anchor for the years

Ten years into being a pediatric ICU nurse, I find I still grieve the saddest patient cases the same way I did from day one. It hits the day after with unpredictable tears, and I’m discombobulated as I try to reorient myself to my “normal” life and all its demands on me as mama, while still feeling haunted by the harsh reality of the story I bore witness to for 12+ hours just the day before and all its demands on me as nurse.

It’s like having this bittersweet privilege to pass through a blackout curtain where one side cannot see the other. Normal healthy families cannot imagine the agony of critically ill ones. Critically ill ones ache to remember what normal life felt like as it now feels too out of reach. I am the witness between the two sides that pull in opposite directions. On one side, I am playful, silly and tempted to be dismissive. On the other side, I am heavy, somber and sometimes over-responsible. Sometimes they collide inside me and that too is disorienting.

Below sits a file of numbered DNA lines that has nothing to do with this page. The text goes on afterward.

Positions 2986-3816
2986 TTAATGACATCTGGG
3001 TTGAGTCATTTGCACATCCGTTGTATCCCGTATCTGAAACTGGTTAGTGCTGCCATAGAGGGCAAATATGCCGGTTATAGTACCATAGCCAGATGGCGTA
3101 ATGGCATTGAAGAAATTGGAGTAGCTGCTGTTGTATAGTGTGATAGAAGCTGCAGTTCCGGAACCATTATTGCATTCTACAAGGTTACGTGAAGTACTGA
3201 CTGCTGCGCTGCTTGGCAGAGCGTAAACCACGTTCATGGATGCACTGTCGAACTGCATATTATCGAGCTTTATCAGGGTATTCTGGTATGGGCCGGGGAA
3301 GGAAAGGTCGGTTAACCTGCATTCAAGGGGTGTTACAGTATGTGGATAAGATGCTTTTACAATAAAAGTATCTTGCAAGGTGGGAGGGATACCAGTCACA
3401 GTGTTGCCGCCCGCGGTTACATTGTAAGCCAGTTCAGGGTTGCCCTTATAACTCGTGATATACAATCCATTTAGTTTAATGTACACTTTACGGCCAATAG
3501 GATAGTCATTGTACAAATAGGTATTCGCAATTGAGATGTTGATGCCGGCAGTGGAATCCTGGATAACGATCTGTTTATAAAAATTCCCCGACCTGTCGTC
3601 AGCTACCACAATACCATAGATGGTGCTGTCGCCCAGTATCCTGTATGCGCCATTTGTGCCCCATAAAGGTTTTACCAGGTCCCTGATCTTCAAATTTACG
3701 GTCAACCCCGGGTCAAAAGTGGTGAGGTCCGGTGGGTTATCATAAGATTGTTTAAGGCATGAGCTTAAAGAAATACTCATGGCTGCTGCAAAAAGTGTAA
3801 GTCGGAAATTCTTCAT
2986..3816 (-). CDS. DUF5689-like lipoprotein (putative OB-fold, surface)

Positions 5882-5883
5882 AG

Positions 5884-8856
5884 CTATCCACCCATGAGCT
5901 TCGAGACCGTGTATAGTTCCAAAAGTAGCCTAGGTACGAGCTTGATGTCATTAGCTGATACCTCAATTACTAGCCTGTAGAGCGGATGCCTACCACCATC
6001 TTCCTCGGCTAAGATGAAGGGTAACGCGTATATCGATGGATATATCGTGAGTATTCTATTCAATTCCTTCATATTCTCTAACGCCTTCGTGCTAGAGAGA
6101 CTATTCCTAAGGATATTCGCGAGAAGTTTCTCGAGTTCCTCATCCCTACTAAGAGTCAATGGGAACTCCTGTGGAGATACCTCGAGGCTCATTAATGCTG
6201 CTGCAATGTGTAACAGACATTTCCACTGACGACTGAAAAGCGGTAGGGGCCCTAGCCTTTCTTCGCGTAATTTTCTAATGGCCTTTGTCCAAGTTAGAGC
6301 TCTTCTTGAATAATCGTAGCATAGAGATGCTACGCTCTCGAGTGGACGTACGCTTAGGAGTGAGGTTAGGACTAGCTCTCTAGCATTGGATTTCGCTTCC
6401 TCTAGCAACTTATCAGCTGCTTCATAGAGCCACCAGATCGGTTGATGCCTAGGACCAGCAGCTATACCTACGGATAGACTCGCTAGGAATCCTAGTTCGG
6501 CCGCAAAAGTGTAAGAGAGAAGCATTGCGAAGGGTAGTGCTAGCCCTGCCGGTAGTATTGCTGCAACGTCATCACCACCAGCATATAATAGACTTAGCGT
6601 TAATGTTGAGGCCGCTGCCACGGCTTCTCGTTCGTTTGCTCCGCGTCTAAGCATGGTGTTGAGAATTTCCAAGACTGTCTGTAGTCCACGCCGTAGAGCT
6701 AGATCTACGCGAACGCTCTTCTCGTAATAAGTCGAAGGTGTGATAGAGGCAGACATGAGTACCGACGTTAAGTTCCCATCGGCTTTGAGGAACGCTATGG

But in this particular moment in history, normal life is also not quite normal. Sands continue to shift, kids’ schedules continue to change, and I am looking for the anchor when I feel unmoored.

I am fighting today to remember that one of the best things I can do is carry the lessons from the darker, heavier side into the lighter spaces where I can see through the layers of all “normal” life’s demands and find what really matters for today. Loving God, loving my neighbor, my children…and being loved.